Frequently Asked Questions

So what do mentors do?

As a mentor your focus is the development of your mentee. You will be required to take on a number of challenging, yet rewarding roles.

Most mentees need help with their careers, so you need to take a strong interest in your mentee's working life. Creating opportunities for them to move into new jobs or learning situations underlines this interest. Always be looking to steer your mentee towards acquiring knowledge, new skills and understanding. Sharing your own experiences is often the best starting point.

Rather than dictating what should be done you will be looking for situations to empower your mentee; your role is to help them build up their confidence and abilities to take responsibility for themselves, their careers and their own development.

You will be expected to offer support, a sympathetic ear, a shoulder to cry on and always plenty of encouragement!

Most mentoring relationships involve a mixture of all of the above, with the emphasis shifting from time to time as new crises or opportunities open up, or as your mentee makes progress.

Frequently Asked Questions

I am not getting on with my mentor/mentee
My mentor/mentee is too busy to arrange meetings
My mentor/mentee arranges meetings but then cancels them
My manager is unhappy about my choice of mentor/mentee
My work is secret or market sensitive
I have been asked to mentor or be mentee to someone who is unsuitable
My mentee/mentor has made an improper advance

1. I am not getting on with my mentor/mentee.

If the partnership is not useful to both parties it needs to be discussed before relations deteriorate. If the mentee and mentor can not resolve issues in an amicable way, the partnership should be dissolved.

2. My mentor/mentee is too busy to arrange meetings.

Making time for each other is an essential part of the partnership. Initially refer back to your agreement and see how often you agreed to meet. It may be that you are demanding too much. If the agreement is not being kept to then you need to either renegotiate it and set meetings at a frequency that suits both of you, or dissolve the partnership and start again.

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3. My mentor/mentee arranges meetings but then cancels them at the last minute.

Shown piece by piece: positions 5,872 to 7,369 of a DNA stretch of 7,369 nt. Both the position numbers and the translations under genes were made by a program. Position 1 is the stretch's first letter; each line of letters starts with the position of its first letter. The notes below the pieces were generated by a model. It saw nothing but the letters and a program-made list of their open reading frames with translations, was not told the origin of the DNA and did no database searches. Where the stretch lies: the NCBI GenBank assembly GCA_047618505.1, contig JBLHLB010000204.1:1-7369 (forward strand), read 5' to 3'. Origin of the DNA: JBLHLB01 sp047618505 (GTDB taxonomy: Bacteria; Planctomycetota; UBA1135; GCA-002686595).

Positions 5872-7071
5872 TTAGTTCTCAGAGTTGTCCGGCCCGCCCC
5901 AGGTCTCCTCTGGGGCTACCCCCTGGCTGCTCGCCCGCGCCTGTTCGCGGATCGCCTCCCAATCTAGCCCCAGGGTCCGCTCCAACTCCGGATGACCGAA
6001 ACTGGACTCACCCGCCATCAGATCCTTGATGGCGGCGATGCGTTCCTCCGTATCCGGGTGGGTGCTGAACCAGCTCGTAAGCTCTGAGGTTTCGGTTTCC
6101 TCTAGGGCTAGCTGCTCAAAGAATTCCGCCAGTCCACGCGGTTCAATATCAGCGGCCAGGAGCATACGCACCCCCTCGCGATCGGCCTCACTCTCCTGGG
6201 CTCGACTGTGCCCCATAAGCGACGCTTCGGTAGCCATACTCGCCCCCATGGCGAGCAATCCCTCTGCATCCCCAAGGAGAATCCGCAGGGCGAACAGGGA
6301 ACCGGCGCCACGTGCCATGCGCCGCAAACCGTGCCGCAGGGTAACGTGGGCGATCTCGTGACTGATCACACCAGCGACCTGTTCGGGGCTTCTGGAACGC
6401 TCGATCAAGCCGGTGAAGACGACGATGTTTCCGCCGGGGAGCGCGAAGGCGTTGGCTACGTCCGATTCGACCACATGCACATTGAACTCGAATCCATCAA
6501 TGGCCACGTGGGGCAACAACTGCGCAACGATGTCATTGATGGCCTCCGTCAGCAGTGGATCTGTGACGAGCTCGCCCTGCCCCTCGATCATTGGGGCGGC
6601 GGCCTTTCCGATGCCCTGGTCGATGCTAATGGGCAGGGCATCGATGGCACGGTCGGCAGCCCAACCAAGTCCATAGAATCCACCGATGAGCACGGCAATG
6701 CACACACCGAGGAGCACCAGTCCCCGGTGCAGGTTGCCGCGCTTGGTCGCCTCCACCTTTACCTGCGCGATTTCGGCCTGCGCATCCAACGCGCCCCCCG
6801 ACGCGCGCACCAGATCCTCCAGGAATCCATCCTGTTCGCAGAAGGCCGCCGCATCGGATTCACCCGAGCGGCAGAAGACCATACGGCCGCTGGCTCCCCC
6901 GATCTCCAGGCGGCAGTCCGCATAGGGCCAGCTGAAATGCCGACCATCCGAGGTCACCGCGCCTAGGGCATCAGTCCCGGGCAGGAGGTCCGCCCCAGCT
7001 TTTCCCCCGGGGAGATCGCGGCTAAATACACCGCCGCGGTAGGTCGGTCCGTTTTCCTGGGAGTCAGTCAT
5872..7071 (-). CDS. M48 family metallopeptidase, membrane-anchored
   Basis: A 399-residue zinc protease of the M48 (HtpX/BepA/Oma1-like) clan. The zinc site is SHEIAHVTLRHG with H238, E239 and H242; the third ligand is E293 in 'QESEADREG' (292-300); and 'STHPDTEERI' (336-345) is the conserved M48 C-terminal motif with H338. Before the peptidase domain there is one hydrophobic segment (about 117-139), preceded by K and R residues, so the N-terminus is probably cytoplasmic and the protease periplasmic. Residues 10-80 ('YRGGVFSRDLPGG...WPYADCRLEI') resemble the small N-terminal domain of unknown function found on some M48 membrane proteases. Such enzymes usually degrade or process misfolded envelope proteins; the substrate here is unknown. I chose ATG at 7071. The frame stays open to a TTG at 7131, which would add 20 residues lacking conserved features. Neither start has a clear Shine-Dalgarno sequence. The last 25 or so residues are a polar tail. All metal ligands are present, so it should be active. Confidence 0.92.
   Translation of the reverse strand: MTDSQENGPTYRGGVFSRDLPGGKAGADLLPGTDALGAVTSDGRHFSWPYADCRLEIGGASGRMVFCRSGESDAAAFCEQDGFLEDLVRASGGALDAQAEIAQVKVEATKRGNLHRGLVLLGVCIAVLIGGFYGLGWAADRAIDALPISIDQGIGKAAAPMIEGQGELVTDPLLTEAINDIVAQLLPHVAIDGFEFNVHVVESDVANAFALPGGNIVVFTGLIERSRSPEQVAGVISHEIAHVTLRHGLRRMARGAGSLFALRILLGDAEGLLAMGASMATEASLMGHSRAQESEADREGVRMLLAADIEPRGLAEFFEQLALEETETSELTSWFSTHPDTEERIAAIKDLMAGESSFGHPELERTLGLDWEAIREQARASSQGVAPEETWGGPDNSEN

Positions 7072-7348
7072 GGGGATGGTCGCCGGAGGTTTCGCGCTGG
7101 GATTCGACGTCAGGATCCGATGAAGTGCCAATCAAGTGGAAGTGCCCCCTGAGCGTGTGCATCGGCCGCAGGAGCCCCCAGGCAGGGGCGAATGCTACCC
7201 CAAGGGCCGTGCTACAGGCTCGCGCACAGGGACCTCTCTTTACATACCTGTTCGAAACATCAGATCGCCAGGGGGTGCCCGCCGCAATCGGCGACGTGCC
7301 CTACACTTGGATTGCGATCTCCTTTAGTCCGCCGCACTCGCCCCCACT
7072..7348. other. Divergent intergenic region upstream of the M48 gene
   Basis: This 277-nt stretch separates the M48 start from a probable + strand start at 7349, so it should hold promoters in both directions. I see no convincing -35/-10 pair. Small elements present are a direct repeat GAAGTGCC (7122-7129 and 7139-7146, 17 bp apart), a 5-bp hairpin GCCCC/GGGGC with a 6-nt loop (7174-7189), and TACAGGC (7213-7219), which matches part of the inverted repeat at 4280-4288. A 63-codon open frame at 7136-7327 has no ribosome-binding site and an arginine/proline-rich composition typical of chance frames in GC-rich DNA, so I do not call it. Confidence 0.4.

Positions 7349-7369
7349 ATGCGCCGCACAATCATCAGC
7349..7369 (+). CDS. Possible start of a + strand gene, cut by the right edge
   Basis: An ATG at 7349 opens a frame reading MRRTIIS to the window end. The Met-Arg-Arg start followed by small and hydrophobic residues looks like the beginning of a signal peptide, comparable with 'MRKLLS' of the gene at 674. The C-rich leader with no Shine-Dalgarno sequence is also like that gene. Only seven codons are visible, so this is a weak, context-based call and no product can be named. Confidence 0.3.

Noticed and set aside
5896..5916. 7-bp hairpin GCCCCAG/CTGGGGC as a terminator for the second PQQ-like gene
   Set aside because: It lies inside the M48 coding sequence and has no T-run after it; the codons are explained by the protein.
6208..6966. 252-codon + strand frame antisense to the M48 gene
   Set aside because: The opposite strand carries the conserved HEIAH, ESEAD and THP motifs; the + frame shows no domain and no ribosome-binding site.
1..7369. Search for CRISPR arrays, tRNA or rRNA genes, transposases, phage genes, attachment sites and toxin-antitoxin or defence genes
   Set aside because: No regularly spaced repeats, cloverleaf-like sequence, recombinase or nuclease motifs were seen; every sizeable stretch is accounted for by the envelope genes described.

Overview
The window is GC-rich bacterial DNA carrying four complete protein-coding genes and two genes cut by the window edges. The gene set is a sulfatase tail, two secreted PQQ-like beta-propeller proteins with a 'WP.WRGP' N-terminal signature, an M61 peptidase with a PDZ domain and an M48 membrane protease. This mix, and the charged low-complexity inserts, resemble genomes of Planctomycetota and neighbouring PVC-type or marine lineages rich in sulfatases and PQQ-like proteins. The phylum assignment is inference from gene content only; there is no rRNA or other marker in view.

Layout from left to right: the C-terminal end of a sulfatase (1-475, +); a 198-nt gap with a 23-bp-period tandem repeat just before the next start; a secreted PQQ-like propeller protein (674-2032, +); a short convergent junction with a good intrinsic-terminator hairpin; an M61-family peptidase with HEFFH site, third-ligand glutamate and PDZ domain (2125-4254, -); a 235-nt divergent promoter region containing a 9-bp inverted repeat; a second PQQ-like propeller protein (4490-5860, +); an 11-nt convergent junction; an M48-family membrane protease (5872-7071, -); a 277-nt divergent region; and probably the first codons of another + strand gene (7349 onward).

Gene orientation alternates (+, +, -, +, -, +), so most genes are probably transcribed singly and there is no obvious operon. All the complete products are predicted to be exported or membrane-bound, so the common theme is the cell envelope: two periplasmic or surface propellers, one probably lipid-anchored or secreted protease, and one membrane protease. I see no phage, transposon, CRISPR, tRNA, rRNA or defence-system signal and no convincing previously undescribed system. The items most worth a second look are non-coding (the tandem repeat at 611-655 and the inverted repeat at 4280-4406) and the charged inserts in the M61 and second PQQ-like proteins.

If this is happening only occasionally it may be that the mentor/mentee is currently experiencing a high workload and simply hasn't them time to interact with you. In this case you need to decide whether to put the partnership on hold while this busy period passes, or dissolve the partnership. This situation should not be allowed to happen regularly as the other partner could feel disheartened and undervalued.

4. My manager is unhappy about my choice of mentor/mentee.

The blunt answer is that this is none of his/her business, unless you are allowing your career development activities to interfere with your work responsibilities. If your manager fears a breach in confidentiality or is unhappy about your productivity you should discuss this with him/her and attempt to assuage their doubts.

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5. My work is secret or market sensitive.

In this case you may find it easier to find a mentor within your own company, although your mentor should never be your own line manager as this may lead to a conflict of interest. It will be difficult to discuss your career without ever mentioning what it is you actually do.

6. I have been asked to mentor or be mentee to someone who is unsuitable.

In this case honesty is the best policy. If you enter into a partnership to be polite it is doomed to fail from the beginning.

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7. My mentee/mentor has made an improper advance during a meeting.

This is a highly unprofessional act and should be reported to the Professional Standards Manager of their professional association, and to us at Business Mentors ,immediately. Mentees or mentors found to be acting unprofessionally will be ejected from Business Mentors.

To protect against false allegations, mentees and mentors should ensure meetings take place in suitable surroundings, where some privacy is ensured to facilitate privacy, but not in complete isolation from other people. Meetings should never take place in the mentee or mentor's home, although a place such as a pub may be ideal for some partnerships.

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